14) The BackPage: Faith Must be Action-Focused! —

faithWe read in Romans 1:5 that we have received grace and apostleship through Him to bring about the obedience of faith among all the nations, on behalf of His name. Here at Brigada, we’ve recently been tossing over the concept that the idea of “having faith,” though it might function like a possession in English, is actually more like an action verb in the original language. To make matters worse, faith is a word used in many contexts these days and, in fact, it seems to be used rather loosely. But the Greek for faith, pisteuo, is clearly “to have faith in, trust; particularly, to be firmly persuaded as to something.” A great example of faith in action is Hebrews 11. By faith:

• Noah built an ark;
• Abraham went out, not knowing where he was going;
• Abraham offered Isaac as a sacrifice;
• Isaac blessed Jacob and Esau
• The Israelites crossed the Red Sea.

In each of the instances above, a person’s faith leaped into action. This reminds us that faith, our belief in a God that is all powerful, demands behavior. It’s no longer ok for us just to sit in a pew (or an office chair). I must turn my own faith into action. True faith has to have an Action Focus!

So what kind of action focus will YOU tackle? If you have an opinion on faith (or any thought related to the above), just click “Comment” after the web version of this item. Thanks in advance for sharing your opinion!

(*Note: Some of the above ideas were spawned from “Word for the Day” by JD Watson. And thanks to the Brigada team for generating cool thoughts about faith in action!)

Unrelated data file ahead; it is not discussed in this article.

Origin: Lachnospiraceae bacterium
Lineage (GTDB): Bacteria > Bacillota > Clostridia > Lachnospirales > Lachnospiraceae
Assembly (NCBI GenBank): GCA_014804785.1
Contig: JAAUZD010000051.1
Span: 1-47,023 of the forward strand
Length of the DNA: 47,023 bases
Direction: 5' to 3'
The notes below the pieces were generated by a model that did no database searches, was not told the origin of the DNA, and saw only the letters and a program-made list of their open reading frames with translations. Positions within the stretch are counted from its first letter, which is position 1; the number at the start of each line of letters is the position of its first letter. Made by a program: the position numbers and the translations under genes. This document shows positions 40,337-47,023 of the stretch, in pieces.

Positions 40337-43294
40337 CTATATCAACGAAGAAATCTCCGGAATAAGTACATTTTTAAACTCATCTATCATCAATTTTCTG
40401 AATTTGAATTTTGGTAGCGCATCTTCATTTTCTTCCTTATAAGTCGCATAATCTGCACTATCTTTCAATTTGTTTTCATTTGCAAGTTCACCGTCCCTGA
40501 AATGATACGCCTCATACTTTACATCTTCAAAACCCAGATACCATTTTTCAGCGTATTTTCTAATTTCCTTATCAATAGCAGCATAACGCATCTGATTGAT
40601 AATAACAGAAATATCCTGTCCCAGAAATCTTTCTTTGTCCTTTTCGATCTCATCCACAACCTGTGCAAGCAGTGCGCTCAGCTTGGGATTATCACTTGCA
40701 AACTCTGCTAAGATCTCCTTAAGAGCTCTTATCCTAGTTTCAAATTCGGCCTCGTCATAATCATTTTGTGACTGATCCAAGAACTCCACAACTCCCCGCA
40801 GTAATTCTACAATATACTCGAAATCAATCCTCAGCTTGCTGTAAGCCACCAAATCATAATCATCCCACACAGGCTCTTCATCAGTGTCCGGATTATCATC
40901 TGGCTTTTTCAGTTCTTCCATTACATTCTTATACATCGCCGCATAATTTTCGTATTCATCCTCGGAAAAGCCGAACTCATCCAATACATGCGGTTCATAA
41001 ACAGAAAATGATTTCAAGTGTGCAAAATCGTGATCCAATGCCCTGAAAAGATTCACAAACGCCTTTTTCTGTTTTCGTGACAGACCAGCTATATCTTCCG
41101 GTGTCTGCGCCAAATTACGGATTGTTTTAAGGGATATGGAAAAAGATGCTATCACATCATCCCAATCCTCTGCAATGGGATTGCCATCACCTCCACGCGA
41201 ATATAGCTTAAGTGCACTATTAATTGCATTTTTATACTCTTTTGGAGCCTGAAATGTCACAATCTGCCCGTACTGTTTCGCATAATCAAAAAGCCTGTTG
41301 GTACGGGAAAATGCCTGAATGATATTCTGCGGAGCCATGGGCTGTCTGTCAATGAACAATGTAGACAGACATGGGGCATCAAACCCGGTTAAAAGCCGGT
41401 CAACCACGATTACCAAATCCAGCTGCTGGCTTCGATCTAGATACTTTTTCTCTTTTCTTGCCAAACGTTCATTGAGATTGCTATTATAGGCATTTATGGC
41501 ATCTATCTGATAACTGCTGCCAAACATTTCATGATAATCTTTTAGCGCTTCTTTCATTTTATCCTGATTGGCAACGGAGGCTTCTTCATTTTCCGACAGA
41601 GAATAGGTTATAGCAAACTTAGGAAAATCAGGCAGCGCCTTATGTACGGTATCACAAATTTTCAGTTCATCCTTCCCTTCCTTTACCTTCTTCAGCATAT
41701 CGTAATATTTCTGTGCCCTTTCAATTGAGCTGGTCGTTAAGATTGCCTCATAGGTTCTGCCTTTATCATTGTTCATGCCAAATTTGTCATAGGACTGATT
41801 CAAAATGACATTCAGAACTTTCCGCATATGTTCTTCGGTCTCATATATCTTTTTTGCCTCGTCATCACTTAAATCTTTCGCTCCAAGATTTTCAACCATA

4 Responses to 14) The BackPage: Faith Must be Action-Focused! —
  1. Rick Knox Reply

    Faith works–at least from James’ perspective. True faith reveals itself in action. Could we start using “faith” as a verb? Probably not. But it functions like one. That’s how we know we actually believe something, or Someone. One of my favorite aspects of faith is that it, like salvation, seems to be a gift from God. 2 Peter 1:1 says that his readers, through the righteousness of Christ, have received a faith as precious as that which Peter himself possessed. I think of it this way: God has wonderfully and miraculously given me the capacity to believe something that I can’t see or prove scientifically. Humanly speaking, to believe in an unseen God doesn’t make much sense. Spiritually speaking, because of God’s amazing grace, it makes perfect sense. Therefore “faith is the substance of things unseen, the assurance of things hoped for” (Hebrews 11:1). Wow! And mine is as precious as that of Peter–and as much in need of growth and development. The outcome of our faith is the manifestation of it in things that glorify God. That’s pretty cool.

  2. Sandra Marroquin Reply

    Well done on the explanation about faith!

    May God Bless you!

  3. Neal Pirolo Reply

    YES! Faith is an ACTION word! I do a series on James, A Servant of God, titled, FAITH ALIVE! Anyone interested? You can write asking for the notes!

    • Cecily Willard Reply

      I recently posted a comment on Facebook: Choose to live life (i.e. make decisions) that require faith.
      If we are really going to live the life that the Bible outlines for us, we must do so by faith. We must step out on things, believing that God will back up His Word.
      I have recently been thinking about Jacob. It says of him that he wrestled with man and with God and overcame. What does this mean? Does it mean that Jacob, like the widow before the unjust judge in Luke 18, wouldn’t take no for an answer? If we know what God has said, will we wrestle with it and keep holding on to it until we see it come to pass?

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